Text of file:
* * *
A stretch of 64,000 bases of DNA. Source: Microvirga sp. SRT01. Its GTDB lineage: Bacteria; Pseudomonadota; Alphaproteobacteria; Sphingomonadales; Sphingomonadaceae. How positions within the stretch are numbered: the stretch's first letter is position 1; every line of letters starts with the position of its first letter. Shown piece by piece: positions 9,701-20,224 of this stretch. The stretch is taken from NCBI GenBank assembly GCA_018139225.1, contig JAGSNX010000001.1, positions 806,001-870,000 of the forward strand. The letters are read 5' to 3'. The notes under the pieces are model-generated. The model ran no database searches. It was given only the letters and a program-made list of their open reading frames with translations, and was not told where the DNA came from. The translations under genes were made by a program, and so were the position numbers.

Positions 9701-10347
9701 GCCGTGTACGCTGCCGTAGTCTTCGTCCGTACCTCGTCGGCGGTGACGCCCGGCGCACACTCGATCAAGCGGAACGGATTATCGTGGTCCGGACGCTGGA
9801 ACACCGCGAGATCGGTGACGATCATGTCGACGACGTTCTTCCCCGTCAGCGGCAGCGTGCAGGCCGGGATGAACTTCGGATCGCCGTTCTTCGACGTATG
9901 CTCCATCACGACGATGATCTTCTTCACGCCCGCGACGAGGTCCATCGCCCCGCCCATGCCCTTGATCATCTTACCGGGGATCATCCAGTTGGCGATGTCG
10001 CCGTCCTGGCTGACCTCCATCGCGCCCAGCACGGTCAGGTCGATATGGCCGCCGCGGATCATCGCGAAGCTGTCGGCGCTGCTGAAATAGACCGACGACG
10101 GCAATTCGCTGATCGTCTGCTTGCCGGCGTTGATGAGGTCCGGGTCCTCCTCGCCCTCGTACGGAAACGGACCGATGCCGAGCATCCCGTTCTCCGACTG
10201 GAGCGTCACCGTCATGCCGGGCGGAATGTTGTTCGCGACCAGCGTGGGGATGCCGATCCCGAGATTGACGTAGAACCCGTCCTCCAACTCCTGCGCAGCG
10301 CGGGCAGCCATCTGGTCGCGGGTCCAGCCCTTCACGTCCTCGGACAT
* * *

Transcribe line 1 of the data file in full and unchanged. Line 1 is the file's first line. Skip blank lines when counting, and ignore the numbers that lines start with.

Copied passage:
A stretch of 64,000 bases of DNA. Source: Microvirga sp. SRT01. Its GTDB lineage: Bacteria; Pseudomonadota; Alphaproteobacteria; Sphingomonadales; Sphingomonadaceae. How positions within the stretch are numbered: the stretch's first letter is position 1; every line of letters starts with the position of its first letter. Shown piece by piece: positions 9,701-20,224 of this stretch. The stretch is taken from NCBI GenBank assembly GCA_018139225.1, contig JAGSNX010000001.1, positions 806,001-870,000 of the forward strand. The letters are read 5' to 3'. The notes under the pieces are model-generated. The model ran no database searches. It was given only the letters and a program-made list of their open reading frames with translations, and was not told where the DNA came from. The translations under genes were made by a program, and so were the position numbers.